As the world’s largest exporter of factory-made goods, China has thousands of factories in action every day, producing millions of pieces of goods for international marketers. Since stepping into the industrial arena, China has encouraged its factories to develop production standards that are equal to or comply with manufacturing standards from around the world. It isn’t surprising that sometimes, the factories struggle to achieve goals that may still be foreign to them.
One aspect of this situation is the often-real truth that factories simply do not adequately plan their production strategy. Without a plan to manage staffing requirements, material supplies or deadline responses, the factory can careen from one contract to the next, wasting supplies and labor, creating environmental challenges and impacting the end quality of the goods in production.
As an independent supply chain consultant, I have experienced this situation a number of times. In one notable instance, the factory was manufacturing home textiles, including curtains, bed linens and tea towels. On the day I arrived, the workers were refusing to work at all because of wildly fluctuating work hours. Upon questioning some of the workers, I learned that there was no scheduling consistency. Workers did not know if work was available from one day to the next, and, when they were scheduled, they never knew how long each shift would run. Workers would come in for a 3-hour shift on one day, and then a 16-hour shift the next day. The chaotic calendaring eroded staff morale and certainly had an impact on the quality of the end products.
It turned out that factory management did not have a production plan in place for any of their contracts, nor did they consider one to be necessary. Instead, they ran the plant from one paper in a pile of orders to the next, doing each order as fast as possible before moving on to the next. Without consideration of production times, supplies required or deadline expectations, the entire process was rushed and, in the end, haphazard.
Fortunately, this factory management team was willing to engage with us in a planning workshop. We designed and delivered the workshop in direct relation to the conditions we found at this site. We trained management on pre-planning strategies and gave them tools to implement the strategies and level out the factory’s workload. As a result, worker satisfaction increased, and product quality improved.
The overall manufacturing industry in China is striving to improve its capacities, but many of its systems still retain cultural nuances from the past. The notion of “long term planning for optimal factory management” is definitely a new consideration, and is often thought of as an expensive (and unnecessary) luxury. Failing product quality caused by inefficient factory management is a legitimate concern for off-shore manufacturers looking to improve their financial status by accessing China’s unique and economically enticing manufacturing sector. Mitigating the supply chain risks improves the likelihood of a receiving a high-quality end product.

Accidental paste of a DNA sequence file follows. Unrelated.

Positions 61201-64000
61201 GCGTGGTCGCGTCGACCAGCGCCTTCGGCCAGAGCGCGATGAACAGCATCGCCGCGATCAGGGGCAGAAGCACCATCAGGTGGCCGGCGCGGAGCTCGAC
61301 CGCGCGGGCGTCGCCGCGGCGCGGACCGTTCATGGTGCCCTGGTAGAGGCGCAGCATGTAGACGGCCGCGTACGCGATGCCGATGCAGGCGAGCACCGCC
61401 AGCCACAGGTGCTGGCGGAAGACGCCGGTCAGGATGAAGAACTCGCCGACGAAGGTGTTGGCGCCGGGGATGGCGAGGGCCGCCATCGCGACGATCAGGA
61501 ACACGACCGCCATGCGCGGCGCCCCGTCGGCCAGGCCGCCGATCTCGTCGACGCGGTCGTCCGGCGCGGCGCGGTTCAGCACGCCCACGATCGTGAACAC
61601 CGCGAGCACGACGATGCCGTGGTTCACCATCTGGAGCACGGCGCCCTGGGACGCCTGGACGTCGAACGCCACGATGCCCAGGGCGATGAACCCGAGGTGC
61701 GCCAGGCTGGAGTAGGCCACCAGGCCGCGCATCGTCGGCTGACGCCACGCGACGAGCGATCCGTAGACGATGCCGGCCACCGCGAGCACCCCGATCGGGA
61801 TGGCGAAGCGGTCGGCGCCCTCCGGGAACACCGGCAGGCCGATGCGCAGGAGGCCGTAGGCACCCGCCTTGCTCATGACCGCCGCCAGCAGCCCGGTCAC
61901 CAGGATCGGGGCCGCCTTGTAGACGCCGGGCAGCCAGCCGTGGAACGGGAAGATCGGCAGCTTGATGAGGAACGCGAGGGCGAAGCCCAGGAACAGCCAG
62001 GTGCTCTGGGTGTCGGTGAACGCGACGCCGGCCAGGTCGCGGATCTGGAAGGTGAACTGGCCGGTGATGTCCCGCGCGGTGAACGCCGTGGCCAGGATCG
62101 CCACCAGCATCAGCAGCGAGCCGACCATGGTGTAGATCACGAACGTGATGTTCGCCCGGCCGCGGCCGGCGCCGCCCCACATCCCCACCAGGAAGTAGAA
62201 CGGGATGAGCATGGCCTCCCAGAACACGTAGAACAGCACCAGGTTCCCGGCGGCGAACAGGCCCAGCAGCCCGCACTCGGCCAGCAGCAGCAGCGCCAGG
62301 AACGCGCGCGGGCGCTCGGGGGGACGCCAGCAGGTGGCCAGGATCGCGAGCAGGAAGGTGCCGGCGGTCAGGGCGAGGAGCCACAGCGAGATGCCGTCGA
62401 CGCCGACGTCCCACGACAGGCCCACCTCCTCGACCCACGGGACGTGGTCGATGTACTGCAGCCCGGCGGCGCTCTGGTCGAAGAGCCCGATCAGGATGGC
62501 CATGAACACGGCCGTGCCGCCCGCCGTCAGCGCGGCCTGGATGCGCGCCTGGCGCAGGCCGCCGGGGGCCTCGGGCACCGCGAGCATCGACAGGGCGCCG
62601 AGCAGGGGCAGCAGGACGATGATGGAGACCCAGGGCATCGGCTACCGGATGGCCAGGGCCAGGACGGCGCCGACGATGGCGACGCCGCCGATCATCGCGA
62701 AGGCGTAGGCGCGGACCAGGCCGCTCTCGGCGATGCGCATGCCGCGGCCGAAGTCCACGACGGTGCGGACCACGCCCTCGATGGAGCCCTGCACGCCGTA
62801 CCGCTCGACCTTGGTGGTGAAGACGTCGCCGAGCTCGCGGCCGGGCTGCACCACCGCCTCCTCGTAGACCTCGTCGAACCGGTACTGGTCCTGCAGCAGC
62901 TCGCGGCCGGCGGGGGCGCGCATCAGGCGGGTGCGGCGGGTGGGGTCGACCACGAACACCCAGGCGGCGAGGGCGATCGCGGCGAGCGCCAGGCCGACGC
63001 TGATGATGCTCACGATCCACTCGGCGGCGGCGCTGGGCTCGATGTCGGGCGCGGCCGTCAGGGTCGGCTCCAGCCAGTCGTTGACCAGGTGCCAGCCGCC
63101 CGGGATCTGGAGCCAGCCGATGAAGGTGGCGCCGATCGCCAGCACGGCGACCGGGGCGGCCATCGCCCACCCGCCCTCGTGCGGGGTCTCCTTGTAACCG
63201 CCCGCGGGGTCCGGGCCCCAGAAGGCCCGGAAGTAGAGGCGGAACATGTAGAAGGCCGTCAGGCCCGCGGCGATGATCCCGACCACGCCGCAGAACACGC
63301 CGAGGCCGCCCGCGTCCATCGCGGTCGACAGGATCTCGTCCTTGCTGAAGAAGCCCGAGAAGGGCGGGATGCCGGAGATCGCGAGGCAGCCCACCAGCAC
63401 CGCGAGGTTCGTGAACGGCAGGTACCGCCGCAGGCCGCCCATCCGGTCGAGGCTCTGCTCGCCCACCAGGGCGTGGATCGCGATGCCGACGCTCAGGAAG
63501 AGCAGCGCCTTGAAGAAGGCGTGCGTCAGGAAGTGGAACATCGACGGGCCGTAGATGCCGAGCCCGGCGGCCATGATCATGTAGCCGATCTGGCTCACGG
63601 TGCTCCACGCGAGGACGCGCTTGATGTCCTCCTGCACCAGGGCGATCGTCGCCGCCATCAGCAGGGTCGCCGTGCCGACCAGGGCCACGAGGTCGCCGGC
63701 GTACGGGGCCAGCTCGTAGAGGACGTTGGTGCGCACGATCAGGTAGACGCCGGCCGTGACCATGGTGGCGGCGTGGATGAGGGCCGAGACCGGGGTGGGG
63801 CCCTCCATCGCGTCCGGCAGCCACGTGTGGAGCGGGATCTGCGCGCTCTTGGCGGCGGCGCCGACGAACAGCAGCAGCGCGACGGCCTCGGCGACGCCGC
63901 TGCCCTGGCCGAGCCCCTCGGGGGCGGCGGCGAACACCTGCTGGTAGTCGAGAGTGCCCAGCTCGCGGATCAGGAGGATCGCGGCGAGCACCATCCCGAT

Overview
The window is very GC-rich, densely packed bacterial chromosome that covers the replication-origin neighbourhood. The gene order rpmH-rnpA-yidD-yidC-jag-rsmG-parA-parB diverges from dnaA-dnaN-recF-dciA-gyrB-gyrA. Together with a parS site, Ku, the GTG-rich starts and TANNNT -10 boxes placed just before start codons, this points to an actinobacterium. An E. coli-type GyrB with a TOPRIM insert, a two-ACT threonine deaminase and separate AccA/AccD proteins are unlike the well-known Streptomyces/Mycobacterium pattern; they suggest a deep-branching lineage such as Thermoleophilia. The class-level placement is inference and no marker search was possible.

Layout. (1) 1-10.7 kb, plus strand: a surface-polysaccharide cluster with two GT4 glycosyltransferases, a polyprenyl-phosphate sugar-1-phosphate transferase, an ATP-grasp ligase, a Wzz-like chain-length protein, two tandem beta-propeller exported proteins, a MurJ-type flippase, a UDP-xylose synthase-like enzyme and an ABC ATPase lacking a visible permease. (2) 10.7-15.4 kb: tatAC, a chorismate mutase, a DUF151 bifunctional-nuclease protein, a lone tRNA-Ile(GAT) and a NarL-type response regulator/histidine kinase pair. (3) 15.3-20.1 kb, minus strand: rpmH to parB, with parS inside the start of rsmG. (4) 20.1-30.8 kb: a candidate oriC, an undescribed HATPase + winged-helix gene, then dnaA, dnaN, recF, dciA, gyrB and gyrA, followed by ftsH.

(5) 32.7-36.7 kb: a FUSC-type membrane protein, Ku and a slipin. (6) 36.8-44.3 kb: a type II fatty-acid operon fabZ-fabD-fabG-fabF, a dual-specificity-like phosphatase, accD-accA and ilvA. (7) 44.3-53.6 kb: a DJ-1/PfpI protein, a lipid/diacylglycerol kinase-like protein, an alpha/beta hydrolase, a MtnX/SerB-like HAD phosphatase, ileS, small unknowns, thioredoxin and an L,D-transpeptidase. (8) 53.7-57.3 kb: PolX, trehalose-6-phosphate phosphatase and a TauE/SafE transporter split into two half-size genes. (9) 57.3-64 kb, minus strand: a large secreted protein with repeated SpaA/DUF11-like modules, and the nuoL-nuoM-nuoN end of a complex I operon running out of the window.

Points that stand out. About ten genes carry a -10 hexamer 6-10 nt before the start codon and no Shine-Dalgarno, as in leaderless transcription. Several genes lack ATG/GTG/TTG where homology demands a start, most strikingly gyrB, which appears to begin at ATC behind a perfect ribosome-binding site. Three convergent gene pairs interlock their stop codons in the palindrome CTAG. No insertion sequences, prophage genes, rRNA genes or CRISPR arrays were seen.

After 17 years of doing business in China and Asia, we have delivered training courses to over 1500 businesses across the continent, on subjects as complex as production planning, “Chinese standards” quality assurance and Chinese manufacturing compliance. While having the education in these processes from the start, we have certainly been further educated by our experiences within the Chinese manufacturing community. We have found that factories that are willing to engage in these trainings, and who follow through on the implementation of them, consistently provide higher quality service across their product lines, and over the course of time.
Off-shore manufacturers who are looking to engage with the Chinese manufacturing community find that their time is better used, and their money better spent, when they access services of a Chinese Supply Chain Consultant. They avoid the waste of time caused by having to change factories due to failures in manufacturing process. They also avoid the waste of effort in trying to learn the intricacies of the industry themselves. By using a consultant, off-shore manufacturers can be assured from the start that their chosen Chinese manufacturing partners have the capabilities and processes in place to produce the high-quality goods requested.
If you would like to know more, you can download a free checklist “New Supplier OnBoarding Checklist” here.
The checkpoints are not only for new suppliers, in fact they should be checked and verified regularly for all suppliers.
This blog was written by Carsten Primdal, an independent consultant who helps businesses that have manufacturing done overseas – especially in China – minimize supply chain risk.Drawing on years of on-the-ground experience and a strong understanding of the cultural and commercial context, Carsten is passionate about helping his clients gain greater control over the risks most companies face knowingly or unknowingly.
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